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This is The End

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Typed The End last night. Such a great, apocalyptic feeling that I have to cue up the late, lamented Jim Moorison and listen to the black helicopter thwacking of my PTSD dreams:

(For the record, I have never been in a war: My PTSD stems from an overly-aggressive hall monitor at Churchill High School, in Livonia, Michigan, who wore freakish amounts of eye shadow, color-coded to the marker she was using that day to check hall pass validity.)

I have, on occasion, in the middle of an uncooperative manuscript, just typed, The End. “Take that, manuscript; I’ve ended you. Now, do you want to come back to life and get some fresh adjectives? Well, do you?” This hasn’t generally gotten me much beyond that look my daughter gives me when I talk out loud to my laptop. Still, it feels good. Feels like victory. Charlie don’t web surf.

My Facebook friend Claire Lambe posted a reference this morning to a book review on “Structured Procrastination”, which is the technique I’ve always used to get things done, but didn’t know somebody had beat me to naming it (I’ve always called it The Alan Method, and I encourage you to do the same). Boiling the theory down to its essence, you lie to yourself about what you need to do and what you’re going to do, and you make a long list of crap that you claim is really important, and then you do something lower down your list because you’ve fooled yourself into thinking that merely finishing a book is so much easier than all the other stuff at the top of the list, like learning Finnish, cross-breeding a better roasting duck or sweeping all the highways in the state of New York.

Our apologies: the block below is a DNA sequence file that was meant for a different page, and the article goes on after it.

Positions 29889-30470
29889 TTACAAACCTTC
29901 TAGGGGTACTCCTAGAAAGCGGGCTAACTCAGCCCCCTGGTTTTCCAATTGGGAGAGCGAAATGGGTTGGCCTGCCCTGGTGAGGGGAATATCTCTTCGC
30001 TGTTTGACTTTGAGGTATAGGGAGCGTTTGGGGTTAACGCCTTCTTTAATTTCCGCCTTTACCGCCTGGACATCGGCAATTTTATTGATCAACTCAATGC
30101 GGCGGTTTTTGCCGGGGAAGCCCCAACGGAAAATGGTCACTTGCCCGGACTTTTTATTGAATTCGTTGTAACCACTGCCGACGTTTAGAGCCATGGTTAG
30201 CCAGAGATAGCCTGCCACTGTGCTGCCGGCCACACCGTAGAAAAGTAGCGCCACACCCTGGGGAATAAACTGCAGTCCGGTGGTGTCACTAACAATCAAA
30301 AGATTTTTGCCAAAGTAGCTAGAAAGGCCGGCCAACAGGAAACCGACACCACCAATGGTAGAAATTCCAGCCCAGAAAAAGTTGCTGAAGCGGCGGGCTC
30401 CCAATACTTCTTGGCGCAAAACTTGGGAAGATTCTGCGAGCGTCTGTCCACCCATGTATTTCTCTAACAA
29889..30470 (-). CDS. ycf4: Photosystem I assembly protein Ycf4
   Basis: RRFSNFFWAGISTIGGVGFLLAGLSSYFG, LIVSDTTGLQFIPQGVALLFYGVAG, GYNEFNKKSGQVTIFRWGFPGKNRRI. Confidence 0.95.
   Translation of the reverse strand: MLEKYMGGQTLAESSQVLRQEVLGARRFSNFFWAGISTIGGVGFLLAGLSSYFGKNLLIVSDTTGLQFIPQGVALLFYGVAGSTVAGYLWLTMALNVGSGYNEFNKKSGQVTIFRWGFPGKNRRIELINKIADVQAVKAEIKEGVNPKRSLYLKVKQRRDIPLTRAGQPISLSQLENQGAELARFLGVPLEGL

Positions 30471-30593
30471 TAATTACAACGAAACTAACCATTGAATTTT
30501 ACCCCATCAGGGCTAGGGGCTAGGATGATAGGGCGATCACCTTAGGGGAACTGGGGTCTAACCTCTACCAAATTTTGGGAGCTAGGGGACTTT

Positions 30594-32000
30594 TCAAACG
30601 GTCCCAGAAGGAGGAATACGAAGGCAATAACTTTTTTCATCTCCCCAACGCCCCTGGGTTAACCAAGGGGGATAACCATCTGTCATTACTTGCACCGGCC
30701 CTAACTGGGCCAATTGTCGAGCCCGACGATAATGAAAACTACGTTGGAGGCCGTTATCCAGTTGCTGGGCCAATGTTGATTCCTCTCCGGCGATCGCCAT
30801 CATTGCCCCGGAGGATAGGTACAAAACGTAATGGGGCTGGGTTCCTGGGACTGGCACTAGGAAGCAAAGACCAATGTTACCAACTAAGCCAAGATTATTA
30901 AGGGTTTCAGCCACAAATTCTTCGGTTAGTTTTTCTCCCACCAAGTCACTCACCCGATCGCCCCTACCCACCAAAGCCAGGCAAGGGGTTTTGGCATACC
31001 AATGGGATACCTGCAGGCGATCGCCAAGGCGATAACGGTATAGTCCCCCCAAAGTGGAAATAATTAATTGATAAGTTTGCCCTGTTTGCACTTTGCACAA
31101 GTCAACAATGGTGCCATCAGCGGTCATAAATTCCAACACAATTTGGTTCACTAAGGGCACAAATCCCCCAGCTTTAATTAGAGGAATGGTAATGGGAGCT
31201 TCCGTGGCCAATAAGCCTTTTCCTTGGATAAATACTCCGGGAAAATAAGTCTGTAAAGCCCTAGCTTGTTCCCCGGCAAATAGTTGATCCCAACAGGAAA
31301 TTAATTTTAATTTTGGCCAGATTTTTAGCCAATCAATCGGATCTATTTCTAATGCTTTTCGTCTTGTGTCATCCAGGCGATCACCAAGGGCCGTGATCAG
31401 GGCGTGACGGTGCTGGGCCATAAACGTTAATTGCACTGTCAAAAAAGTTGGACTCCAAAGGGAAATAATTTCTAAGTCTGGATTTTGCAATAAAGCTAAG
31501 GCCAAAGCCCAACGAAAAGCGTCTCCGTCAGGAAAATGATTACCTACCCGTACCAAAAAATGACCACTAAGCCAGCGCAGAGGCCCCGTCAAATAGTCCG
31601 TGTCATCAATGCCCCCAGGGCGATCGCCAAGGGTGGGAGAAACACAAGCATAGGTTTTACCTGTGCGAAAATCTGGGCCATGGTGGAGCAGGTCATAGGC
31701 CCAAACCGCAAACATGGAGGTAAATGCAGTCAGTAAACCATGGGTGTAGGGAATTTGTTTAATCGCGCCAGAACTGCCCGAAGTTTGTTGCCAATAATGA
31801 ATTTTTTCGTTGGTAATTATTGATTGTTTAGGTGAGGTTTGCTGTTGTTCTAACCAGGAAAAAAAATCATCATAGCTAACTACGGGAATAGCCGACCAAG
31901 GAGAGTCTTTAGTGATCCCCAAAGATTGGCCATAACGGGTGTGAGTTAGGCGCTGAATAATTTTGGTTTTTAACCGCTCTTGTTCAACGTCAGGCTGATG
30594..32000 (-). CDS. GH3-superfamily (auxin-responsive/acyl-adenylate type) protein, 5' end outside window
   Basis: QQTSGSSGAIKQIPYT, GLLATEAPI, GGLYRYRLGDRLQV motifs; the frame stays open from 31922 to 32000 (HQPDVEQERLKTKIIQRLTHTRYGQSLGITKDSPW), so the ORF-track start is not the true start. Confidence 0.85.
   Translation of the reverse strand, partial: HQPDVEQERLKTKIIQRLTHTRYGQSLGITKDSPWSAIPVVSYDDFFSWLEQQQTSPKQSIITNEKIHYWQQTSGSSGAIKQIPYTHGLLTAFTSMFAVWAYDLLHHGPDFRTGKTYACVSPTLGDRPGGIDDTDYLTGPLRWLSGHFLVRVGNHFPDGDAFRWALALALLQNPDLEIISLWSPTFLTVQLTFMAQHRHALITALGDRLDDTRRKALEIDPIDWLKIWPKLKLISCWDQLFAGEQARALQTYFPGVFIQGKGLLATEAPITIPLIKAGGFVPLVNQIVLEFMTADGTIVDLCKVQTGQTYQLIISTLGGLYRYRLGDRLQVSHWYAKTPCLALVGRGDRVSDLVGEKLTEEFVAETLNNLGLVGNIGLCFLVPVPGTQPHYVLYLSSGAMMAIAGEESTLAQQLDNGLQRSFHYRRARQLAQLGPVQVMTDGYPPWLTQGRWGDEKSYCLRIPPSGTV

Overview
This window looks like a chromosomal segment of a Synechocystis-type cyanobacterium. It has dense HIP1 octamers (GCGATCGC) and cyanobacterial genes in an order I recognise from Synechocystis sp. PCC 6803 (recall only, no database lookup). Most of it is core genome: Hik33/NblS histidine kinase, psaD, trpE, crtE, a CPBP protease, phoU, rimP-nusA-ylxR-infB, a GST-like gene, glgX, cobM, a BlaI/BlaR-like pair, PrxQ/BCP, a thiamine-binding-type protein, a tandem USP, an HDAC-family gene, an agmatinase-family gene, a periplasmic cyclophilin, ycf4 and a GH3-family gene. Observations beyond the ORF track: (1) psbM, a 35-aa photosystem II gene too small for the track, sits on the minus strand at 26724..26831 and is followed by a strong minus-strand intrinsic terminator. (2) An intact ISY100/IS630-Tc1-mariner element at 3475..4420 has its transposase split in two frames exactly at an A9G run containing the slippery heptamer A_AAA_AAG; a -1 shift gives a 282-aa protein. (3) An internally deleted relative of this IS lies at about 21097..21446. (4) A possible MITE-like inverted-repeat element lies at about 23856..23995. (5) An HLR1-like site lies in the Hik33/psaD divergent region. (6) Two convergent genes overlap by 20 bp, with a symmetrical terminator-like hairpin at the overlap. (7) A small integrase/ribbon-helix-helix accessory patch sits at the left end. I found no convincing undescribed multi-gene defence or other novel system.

My preference is to avoid writing by doing other writing, so if I get stuck on a screenplay I turn to a novel. If I’m stuck on the novel I turn to a play. If I’m stuck on the play, that’s what the blog is for. While writing this YA novel — and this is serious — I finished a screenplay, three one-act plays, and am 140 pages into converting an old Sci-Fi screenplay into a novel. That’s some pretty industrial-quality work-avoidance, with the slight down-side that stories written for one media tend to leak into others in a Cowboys & Aliens sort of way.

Like every other writer I just claim the reader is detecting the subtle, over-arching themes of my fiction — my broody and writerly concerns. Minor writers have tics and fall back on tedious patterns of over-used tropes. Big, important writers have themes and overarching concerns. I know which of these categories I’m heading toward, which is why you’ll see echos of of my early symbolism (the Frogs in my 1999 treatise on individual freedom and counting from 1 to 12), illustrated by Steven Kellogg, even in the edgy and transformative genre literature flowing from my pen today.


Written by Alan

October 1st, 2012 at 3:53 pm

Posted in Writing